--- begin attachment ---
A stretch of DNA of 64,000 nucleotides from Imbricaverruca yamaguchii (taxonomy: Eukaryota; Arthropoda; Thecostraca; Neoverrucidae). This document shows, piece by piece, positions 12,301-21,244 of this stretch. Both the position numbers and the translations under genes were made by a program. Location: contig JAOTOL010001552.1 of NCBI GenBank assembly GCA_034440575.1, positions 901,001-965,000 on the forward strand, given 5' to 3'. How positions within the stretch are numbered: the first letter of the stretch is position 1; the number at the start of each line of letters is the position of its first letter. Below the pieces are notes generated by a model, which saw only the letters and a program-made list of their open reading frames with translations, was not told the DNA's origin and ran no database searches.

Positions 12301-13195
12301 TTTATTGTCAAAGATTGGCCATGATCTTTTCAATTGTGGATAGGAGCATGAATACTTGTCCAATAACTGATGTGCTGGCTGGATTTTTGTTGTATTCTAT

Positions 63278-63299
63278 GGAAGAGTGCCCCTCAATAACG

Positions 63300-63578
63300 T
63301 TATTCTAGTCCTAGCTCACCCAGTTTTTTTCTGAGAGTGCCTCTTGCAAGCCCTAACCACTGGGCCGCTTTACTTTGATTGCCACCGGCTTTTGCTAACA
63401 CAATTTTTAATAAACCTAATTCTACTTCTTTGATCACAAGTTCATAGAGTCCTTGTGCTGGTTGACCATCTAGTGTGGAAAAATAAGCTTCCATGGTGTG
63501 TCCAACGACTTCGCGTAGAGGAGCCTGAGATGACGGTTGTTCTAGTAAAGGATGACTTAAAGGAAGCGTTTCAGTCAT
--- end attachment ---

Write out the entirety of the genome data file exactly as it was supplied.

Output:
A stretch of DNA of 64,000 nucleotides from Imbricaverruca yamaguchii (taxonomy: Eukaryota; Arthropoda; Thecostraca; Neoverrucidae). This document shows, piece by piece, positions 12,301-21,244 of this stretch. Both the position numbers and the translations under genes were made by a program. Location: contig JAOTOL010001552.1 of NCBI GenBank assembly GCA_034440575.1, positions 901,001-965,000 on the forward strand, given 5' to 3'. How positions within the stretch are numbered: the first letter of the stretch is position 1; the number at the start of each line of letters is the position of its first letter. Below the pieces are notes generated by a model, which saw only the letters and a program-made list of their open reading frames with translations, was not told the DNA's origin and ran no database searches.

Positions 12301-13195
12301 TTTATTGTCAAAGATTGGCCATGATCTTTTCAATTGTGGATAGGAGCATGAATACTTGTCCAATAACTGATGTGCTGGCTGGATTTTTGTTGTATTCTAT

Positions 63278-63299
63278 GGAAGAGTGCCCCTCAATAACG

Positions 63300-63578
63300 T
63301 TATTCTAGTCCTAGCTCACCCAGTTTTTTTCTGAGAGTGCCTCTTGCAAGCCCTAACCACTGGGCCGCTTTACTTTGATTGCCACCGGCTTTTGCTAACA
63401 CAATTTTTAATAAACCTAATTCTACTTCTTTGATCACAAGTTCATAGAGTCCTTGTGCTGGTTGACCATCTAGTGTGGAAAAATAAGCTTCCATGGTGTG
63501 TCCAACGACTTCGCGTAGAGGAGCCTGAGATGACGGTTGTTCTAGTAAAGGATGACTTAAAGGAAGCGTTTCAGTCAT